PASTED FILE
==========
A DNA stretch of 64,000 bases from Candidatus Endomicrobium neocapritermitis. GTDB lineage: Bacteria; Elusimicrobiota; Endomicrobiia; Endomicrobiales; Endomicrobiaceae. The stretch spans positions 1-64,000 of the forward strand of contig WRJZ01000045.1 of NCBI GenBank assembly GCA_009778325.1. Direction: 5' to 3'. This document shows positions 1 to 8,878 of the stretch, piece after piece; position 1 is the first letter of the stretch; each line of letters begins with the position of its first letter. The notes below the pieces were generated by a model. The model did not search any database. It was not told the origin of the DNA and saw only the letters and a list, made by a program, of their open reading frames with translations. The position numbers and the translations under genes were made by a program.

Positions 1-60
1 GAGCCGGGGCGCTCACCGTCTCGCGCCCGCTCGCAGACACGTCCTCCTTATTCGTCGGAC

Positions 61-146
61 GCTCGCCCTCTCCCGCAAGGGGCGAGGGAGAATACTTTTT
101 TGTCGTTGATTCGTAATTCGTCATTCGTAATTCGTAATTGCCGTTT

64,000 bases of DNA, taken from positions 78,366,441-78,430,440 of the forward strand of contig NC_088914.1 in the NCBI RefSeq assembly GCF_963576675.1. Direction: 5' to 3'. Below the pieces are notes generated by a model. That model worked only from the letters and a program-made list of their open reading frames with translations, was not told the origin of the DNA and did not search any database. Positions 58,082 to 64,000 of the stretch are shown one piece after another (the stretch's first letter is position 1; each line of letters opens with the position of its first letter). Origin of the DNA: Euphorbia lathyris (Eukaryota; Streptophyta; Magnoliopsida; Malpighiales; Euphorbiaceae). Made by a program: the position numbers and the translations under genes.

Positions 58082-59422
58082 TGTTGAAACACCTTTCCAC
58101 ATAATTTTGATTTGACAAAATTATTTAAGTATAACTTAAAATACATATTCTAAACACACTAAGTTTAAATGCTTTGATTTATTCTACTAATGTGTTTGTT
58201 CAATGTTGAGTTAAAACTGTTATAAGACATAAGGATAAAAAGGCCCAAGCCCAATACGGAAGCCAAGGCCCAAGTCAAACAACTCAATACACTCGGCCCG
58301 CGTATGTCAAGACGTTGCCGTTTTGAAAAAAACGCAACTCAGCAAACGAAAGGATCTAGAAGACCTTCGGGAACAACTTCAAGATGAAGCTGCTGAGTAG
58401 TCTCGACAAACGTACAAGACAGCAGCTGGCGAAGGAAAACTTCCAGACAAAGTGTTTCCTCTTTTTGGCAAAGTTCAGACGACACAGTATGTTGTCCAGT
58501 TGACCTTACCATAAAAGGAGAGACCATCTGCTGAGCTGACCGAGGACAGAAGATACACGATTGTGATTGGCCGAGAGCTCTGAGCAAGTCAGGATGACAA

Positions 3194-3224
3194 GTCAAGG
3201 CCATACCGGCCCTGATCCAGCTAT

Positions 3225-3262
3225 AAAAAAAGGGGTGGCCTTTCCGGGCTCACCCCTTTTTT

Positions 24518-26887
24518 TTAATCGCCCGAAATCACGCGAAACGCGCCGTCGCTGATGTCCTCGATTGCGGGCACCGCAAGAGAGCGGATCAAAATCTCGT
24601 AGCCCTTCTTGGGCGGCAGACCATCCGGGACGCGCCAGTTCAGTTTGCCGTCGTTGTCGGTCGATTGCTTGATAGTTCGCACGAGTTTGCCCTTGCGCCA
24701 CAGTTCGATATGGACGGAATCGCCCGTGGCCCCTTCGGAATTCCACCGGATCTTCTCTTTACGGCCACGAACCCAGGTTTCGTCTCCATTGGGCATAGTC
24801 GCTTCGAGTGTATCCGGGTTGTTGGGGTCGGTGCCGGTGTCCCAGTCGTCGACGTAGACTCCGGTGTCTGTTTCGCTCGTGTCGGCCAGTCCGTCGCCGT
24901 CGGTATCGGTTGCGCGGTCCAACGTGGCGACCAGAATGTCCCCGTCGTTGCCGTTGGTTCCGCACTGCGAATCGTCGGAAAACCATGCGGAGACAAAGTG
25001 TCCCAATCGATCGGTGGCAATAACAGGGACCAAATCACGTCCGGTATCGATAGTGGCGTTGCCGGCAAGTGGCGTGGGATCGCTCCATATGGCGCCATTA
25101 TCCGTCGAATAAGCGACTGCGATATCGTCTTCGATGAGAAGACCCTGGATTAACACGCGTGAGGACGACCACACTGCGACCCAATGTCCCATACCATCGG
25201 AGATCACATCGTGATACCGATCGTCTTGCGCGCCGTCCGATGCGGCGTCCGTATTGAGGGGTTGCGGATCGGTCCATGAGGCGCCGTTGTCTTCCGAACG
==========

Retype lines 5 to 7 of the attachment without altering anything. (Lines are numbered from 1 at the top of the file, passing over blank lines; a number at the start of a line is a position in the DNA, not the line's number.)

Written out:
61 GCTCGCCCTCTCCCGCAAGGGGCGAGGGAGAATACTTTTT
101 TGTCGTTGATTCGTAATTCGTCATTCGTAATTCGTAATTGCCGTTT

64,000 bases of DNA, taken from positions 78,366,441-78,430,440 of the forward strand of contig NC_088914.1 in the NCBI RefSeq assembly GCF_963576675.1. Direction: 5' to 3'. Below the pieces are notes generated by a model. That model worked only from the letters and a program-made list of their open reading frames with translations, was not told the origin of the DNA and did not search any database. Positions 58,082 to 64,000 of the stretch are shown one piece after another (the stretch's first letter is position 1; each line of letters opens with the position of its first letter). Origin of the DNA: Euphorbia lathyris (Eukaryota; Streptophyta; Magnoliopsida; Malpighiales; Euphorbiaceae). Made by a program: the position numbers and the translations under genes.